Spanish authorities have confiscated a total 17kg (37lbs) of cocaine stuffed in fake and real bananas, in the latest bust against the drug trafficked from Latin America to European shores.
10kg of the powder was hidden among 57 fake bananas and another 7kg in cardboard boxes containing real bananas in Valencia and Malaga. The investigation by the Spanish authorities, dubbed operation Split – possibly in reference to the popular banana ice-cream dessert – led to the arrest of two men. A Spanish and an Italian citizen, and a man of Italian origin have been detained due to their involvement in drug trafficking and organised crime.
This cocaine seizure is the third of its kind this month (March). A major bust occurred accidentally in Italy on 14 March, when a shipment carrying 110kg of cocaine, hidden among banana and vegetable containers from Colombia, was intercepted by the authorities as it was sent to the wrong harbour. The shipment was supposed to reach Sicily, but instead arrived in the Salerno harbour in Campania. At current prices, the drug would have earned €14m (£12m, $15m) if sold on the streets.
On the same day, Russian authorities intercepted 18kg of cocaine at the harbour in St Petersburg, another location that has a history of finding the drug trafficked among fruit and vegetable shipments from Ecuador, having found cocaine in at least two other occasions, in 2013 and 2010.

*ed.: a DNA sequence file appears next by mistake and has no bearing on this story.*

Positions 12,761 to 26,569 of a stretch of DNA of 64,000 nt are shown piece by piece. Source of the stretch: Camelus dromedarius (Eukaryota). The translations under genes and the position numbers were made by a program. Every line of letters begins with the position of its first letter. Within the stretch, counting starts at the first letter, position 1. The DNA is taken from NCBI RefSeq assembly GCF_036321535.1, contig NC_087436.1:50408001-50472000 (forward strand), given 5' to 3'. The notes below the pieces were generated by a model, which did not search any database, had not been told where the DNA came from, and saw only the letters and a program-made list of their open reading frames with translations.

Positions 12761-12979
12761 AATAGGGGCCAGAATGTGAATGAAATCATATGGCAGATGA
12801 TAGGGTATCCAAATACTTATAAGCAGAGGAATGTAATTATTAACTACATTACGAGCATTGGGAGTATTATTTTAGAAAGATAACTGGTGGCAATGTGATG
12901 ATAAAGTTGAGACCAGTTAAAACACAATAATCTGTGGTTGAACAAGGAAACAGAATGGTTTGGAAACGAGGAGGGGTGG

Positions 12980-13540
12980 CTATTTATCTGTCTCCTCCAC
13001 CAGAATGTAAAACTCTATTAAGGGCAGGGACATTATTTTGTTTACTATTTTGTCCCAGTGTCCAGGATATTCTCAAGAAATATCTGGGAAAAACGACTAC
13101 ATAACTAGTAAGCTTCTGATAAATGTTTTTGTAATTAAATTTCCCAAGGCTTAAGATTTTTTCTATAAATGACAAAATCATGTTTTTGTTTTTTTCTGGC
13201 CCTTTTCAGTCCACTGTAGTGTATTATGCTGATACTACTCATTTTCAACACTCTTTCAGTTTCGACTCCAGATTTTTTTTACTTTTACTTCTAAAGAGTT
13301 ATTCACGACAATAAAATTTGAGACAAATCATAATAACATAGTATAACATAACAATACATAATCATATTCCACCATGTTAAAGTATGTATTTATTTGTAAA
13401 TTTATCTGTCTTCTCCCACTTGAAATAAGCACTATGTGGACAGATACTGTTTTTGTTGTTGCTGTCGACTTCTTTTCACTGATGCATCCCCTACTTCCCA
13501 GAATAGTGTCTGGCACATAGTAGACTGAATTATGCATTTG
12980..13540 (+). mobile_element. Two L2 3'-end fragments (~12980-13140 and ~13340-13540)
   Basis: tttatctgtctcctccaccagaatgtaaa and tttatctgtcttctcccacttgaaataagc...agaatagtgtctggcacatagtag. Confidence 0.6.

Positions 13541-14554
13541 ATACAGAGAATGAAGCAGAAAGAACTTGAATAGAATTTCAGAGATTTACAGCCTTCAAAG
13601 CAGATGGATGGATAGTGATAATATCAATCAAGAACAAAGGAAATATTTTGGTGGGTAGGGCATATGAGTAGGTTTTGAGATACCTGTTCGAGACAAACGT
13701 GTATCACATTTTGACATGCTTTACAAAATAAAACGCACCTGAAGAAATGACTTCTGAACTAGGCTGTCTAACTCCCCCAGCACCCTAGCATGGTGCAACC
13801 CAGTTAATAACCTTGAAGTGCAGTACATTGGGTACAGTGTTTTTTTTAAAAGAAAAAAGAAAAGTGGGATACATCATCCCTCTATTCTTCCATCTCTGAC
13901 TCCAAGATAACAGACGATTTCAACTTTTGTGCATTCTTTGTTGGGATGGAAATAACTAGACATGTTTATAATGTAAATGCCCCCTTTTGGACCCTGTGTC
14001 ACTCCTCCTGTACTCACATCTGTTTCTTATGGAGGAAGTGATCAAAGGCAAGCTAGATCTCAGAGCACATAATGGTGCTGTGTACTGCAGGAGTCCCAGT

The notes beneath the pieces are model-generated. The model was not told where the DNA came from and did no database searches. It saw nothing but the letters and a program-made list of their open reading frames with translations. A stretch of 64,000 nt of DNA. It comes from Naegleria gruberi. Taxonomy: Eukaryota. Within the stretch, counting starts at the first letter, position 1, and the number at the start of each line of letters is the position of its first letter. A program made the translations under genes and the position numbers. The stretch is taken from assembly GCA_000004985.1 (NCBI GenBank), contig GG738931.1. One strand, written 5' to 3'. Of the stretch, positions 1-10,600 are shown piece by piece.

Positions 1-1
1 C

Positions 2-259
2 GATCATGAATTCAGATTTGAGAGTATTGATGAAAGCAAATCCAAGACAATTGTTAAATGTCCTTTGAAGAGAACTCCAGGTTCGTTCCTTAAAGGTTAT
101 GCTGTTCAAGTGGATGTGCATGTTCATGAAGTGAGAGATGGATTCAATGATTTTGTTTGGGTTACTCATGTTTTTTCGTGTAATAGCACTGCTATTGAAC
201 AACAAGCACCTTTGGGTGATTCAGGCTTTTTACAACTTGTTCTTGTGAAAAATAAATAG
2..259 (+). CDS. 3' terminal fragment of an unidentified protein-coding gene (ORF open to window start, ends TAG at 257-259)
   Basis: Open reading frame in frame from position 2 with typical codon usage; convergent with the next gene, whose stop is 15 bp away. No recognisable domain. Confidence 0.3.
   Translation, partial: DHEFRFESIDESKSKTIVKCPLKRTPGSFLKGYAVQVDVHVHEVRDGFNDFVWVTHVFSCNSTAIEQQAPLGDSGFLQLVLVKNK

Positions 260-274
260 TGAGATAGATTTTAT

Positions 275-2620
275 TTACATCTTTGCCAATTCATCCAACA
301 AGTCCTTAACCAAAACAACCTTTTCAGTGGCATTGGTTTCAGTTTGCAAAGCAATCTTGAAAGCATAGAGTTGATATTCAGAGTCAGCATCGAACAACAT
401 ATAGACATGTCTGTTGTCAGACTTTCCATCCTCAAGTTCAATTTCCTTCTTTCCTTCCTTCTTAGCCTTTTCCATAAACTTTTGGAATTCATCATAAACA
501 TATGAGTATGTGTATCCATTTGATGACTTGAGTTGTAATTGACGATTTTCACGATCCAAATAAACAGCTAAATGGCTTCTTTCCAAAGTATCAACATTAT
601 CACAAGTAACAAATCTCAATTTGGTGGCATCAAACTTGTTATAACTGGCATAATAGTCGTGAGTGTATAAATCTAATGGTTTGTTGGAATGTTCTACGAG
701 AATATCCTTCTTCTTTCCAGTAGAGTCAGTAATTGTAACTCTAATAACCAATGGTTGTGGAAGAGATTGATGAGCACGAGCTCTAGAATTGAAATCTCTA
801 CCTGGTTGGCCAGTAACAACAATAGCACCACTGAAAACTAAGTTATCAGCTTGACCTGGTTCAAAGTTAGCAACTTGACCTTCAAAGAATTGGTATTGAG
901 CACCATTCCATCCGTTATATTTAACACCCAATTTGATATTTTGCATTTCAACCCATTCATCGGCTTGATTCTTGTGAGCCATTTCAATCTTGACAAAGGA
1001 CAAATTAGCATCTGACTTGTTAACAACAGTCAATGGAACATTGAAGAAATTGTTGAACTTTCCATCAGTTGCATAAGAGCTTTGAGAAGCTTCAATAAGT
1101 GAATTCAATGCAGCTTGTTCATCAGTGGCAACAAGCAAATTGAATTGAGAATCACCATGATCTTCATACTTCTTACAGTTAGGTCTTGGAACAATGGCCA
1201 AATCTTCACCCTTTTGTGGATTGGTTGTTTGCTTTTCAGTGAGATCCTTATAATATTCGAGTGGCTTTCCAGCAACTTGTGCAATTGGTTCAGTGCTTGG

In the past few years, cocaine has been found hidden in fruit containers all across Europe, either as part of police operations seizing containers at the harbours, such as the 8 tons discovered in the Belgian port of Antwerp in 2012 or the 2.3tons of cocaine discovered in Romania's Black Sea port of Constanta in 2016. In February 2017, 360kg of cocaine washed up on a beach in Norfolk, England.
There have even been surprise discoveries at major supermarket retailers. Past discoveries of cocaine among bananas involve Coop in Denmark in 2013, when the packaged drug was discovered at three separate supermarket locations, Colruyt in Belgium in 2013, twice at Aldi in Germany in 2014 and 2015, and also Lidl in Czech Republic and Tesco in the UK in 2015.
Banana shipments are only one way to conceal the drug. In an article written for the Italian weekly Espresso a decade ago, journalist Roberto Saviano, who has written extensively about organised crime and cocaine trafficking in his best-selling books Gomorrah and Zero Zero Zero, also mentioned canned pineapple as a potential hideout – with the coke packaged in between slices.
The drug has also been uncovered in cars, with coke concealed insides electric wires. Most recently, US authorities discovered cocaine packed in the nose cone of planes that had departed from Colombia, the world's largest producer of cocaine. The Sicilian mafia was also found to have used ambulances and a funeral home to traffic the drug.
An international operations to hit the Colombian drug smuggling network led to the recovery of 8 tons of cocaine at a banana plantation in May 2016, the country's largest drug seizure to date, and the consequent arrest of eight people in Spain and Italy. According to Saviano and other experts, international cooperation is not only crucial to tackle drug trafficking, but also to target the funding network through which criminal organisations in Italy, and across the world, dominate the illegal market.